Is this a Dinosaur Tooth?

I found this fossilized tooth in my yard several years ago and I’ve been curious about just what kind of tooth it is ever since. It’s big, about 4 cm x 2.5 cm x 2 cm and it looks to be a tearing or biting tooth. If it were human I’d say it looks like an eye tooth. The bottom edge has been worn down to the dentin and the top end has no attached bone. It’s possible that it was buried in my yard, but it’s more likely that it arrived with a load of rock gravel that we ordered in. I have no idea where that rock originated so I can offer no real clues about its provenance. I know it’s difficult with only a few photographs, but I’m hoping someone out there can tell me a bit more about it.

Mystery fossil side view, ©voyager, all rights reserved

Mystery fossil root end, ©voyager, all rights reserved

Mystery Fossil biting end. ©voyager, all rights reserved



  1. says

    To my (non-expert) eye it might be a dinosaur tooth, but also an aligator or another archosaur. Or a really worn and broken canine tooth. Do you have a museum nearby where you could ask for expert opinion?

  2. Oggie. says

    This is most likely not a dinosaur tooth. Dinosaur teeth are rarely round — they tend to be flattened lingual-labial — except for some sauropods (Brachiosaurid teeth are pegs with a worn angled facet) and piscivorian dinosaurs such as the Spinosaurids. Additionally, the teeth of dinosaurian carnivores tend to be recurved, labial-lingually flattened, and generally have serrations (which may actually reduce the chances of the tooth breaking during violent feeding). This tooth is labial-lingually round, it is not peg-like, and has a coniform shape with a slight recurve but limited to non-existant labial lingual flattening.


    This tooth could be from a Spinosaurid (though they are a very rare theropod). It is far more likely that it is from a Crocodylian. From the size, it would come from a rather large Crocodylian. Additionally, the internal structure of the tooth looks very similar to the teeth of Deinosuchus (D. hatcheri, D. rugosus, or D. riograndensis).

    So, in my opinion (keep in mind I am an historian, though I do read extensively in palaeontology) this is definitely an archosaur tooth, possibly Crocodylian.

  3. avalus says

    In some gravelpits in Germany there are lots of remains of pre-ice age critters to be found, so maybe it’s a bear/cat/thing tooth? I wonder, if it is a tooth at all. It looks similar to fossilized solitary corals.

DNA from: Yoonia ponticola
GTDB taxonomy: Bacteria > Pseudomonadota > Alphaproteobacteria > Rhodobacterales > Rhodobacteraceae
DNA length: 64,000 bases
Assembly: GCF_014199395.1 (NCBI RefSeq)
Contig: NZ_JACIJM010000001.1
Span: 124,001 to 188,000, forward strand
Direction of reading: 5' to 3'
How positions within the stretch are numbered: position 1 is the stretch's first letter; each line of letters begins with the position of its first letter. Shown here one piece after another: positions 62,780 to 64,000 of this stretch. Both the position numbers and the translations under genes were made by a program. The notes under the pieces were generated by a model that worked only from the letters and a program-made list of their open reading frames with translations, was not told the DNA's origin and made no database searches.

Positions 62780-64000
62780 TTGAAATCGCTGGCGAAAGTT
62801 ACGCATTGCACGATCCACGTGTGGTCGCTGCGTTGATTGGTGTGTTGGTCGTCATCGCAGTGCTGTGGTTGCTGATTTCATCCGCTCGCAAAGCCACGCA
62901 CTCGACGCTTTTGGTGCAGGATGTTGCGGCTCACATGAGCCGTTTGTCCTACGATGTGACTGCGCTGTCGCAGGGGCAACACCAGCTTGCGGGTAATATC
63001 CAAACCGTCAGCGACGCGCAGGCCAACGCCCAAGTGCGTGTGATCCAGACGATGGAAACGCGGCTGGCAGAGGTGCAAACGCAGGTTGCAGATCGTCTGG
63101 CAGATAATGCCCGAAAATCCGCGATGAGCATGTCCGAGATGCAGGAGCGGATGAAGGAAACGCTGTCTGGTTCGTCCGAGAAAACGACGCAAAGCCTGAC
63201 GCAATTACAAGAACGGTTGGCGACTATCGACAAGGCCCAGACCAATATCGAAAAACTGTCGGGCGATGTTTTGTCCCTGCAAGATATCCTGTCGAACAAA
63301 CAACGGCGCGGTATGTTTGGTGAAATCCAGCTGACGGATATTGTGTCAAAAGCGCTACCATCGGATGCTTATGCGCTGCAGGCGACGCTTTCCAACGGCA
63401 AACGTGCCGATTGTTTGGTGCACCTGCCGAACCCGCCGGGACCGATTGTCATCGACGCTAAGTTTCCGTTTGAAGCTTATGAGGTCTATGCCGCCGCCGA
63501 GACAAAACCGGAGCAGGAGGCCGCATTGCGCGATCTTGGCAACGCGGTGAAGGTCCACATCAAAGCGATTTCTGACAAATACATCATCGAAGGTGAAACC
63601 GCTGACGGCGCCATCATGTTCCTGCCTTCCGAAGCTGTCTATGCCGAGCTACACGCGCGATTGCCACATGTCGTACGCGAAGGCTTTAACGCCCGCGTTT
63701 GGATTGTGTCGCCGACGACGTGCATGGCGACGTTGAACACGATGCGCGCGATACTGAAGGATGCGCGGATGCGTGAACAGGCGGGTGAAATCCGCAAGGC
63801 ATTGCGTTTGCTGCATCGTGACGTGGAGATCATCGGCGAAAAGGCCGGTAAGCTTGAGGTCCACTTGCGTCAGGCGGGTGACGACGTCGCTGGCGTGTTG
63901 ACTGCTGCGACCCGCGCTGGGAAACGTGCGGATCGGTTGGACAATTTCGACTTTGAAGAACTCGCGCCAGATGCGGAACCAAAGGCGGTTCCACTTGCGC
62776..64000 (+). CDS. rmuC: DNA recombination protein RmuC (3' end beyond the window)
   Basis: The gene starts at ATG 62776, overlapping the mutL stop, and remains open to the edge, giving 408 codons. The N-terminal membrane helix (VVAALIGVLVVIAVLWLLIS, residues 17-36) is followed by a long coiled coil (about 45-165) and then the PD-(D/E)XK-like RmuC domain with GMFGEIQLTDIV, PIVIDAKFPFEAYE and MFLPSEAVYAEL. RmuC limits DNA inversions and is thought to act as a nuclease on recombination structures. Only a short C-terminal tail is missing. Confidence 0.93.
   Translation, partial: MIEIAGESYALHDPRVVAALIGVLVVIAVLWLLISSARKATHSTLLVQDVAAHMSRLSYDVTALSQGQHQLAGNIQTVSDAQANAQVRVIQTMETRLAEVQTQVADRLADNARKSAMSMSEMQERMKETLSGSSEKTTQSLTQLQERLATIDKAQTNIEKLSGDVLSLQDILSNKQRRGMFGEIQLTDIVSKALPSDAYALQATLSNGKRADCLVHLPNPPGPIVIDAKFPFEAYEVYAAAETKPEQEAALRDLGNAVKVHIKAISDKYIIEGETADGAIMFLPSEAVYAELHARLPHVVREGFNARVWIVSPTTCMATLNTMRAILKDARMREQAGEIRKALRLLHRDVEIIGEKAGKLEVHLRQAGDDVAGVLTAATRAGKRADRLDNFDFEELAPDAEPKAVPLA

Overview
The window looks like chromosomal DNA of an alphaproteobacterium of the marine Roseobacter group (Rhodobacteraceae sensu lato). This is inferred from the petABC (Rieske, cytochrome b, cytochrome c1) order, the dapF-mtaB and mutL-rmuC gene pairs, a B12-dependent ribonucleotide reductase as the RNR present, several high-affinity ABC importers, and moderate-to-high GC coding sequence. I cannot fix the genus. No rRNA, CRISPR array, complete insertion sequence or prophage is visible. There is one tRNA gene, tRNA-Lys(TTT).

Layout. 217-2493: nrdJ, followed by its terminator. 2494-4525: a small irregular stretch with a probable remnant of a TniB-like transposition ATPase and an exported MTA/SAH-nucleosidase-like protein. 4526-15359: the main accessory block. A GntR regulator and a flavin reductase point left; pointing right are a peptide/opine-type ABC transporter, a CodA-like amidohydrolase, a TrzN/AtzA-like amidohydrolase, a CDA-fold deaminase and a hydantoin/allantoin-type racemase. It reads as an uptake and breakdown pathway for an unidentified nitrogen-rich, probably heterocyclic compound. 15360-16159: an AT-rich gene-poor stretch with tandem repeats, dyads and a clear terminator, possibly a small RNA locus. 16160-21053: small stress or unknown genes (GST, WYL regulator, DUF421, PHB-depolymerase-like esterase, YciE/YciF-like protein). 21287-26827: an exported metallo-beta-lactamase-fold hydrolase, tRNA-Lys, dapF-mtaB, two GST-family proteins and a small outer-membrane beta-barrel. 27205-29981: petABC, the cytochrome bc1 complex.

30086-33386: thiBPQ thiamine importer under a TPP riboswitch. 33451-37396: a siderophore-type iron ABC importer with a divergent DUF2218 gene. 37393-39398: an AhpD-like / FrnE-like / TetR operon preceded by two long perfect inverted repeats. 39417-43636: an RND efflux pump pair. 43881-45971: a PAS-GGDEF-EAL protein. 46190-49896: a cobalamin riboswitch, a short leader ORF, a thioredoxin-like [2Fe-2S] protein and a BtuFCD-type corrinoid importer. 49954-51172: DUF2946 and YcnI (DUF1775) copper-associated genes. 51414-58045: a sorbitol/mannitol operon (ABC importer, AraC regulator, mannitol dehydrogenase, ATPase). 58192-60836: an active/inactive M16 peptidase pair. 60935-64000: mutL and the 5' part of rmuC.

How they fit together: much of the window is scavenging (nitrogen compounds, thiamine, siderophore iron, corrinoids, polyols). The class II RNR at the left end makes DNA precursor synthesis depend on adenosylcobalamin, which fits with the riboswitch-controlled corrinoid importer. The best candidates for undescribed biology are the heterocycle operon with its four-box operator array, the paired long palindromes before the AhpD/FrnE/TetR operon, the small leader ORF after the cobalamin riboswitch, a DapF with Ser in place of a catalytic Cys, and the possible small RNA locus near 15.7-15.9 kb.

What ever it is, it is a beautiful find, rminding us of an ever so distant past!

  4. petern says

    I think that’s actually a fossil coral. I have something that looks very much like it, that I found in a pile of gravel — the bedrock around here was laid down in the Devonian era (380 million years ago) and fossils of early sea life are so common that the neighboring town was named “Coralville”. Here’s a photo of something similar to the fossil I found. You can imagine that with enough abrasion in the gravel-mining process it would look like yours.

  5. kestrel says

    I will vote for coral too… I have seen fossil coral (in museums and in specimen-quality type stores) that look a lot like it.

    But who knows! Maybe you have discovered a new species!

  6. jazzlet says

    Another vote for a coral or something similar. The radial pattern is what made me think coral.

  7. voyager says

    Thanks everyone for taking the time to help me with this. I now have a couple of directions to explore. :D

    The nearest museum that could do that would be The Royal Ontario Museum (ROM) in Toronto, about a 2 hour drive. I might send them an e-mail with these photos. Maybe someone will take the time to answer my question.

    Thanks! That’s a lot of very good information. I’ll point my curiosity in that direction and see what I can find.

    It’s the shape that makes me think it’s a tooth. Well, that plus the internal channels that taper down to the tip. It’s naturally shaped like an eye tooth, but now I see that it’s also shaped like a piece of coral.

    Thanks! I would never have thought about coral, but your photo link does look very similar to my fossil that may not be a tooth at all. I’ll also point my curiosity in this direction.

  8. Oggie. says

    I checked my palaeontology books.

    I think it is a rugose coral. Middle Ordovician to late Permian. Yet another victim of the PT extinction event.

    Sorry for the mis-identification.

    In my defense, though, I was unsupervised at the time.

  9. avalus says

    Thats the name, thank you Oggie!
    Voyager, I am interested what the museum staff will answer, please keep us updated, when you know more.

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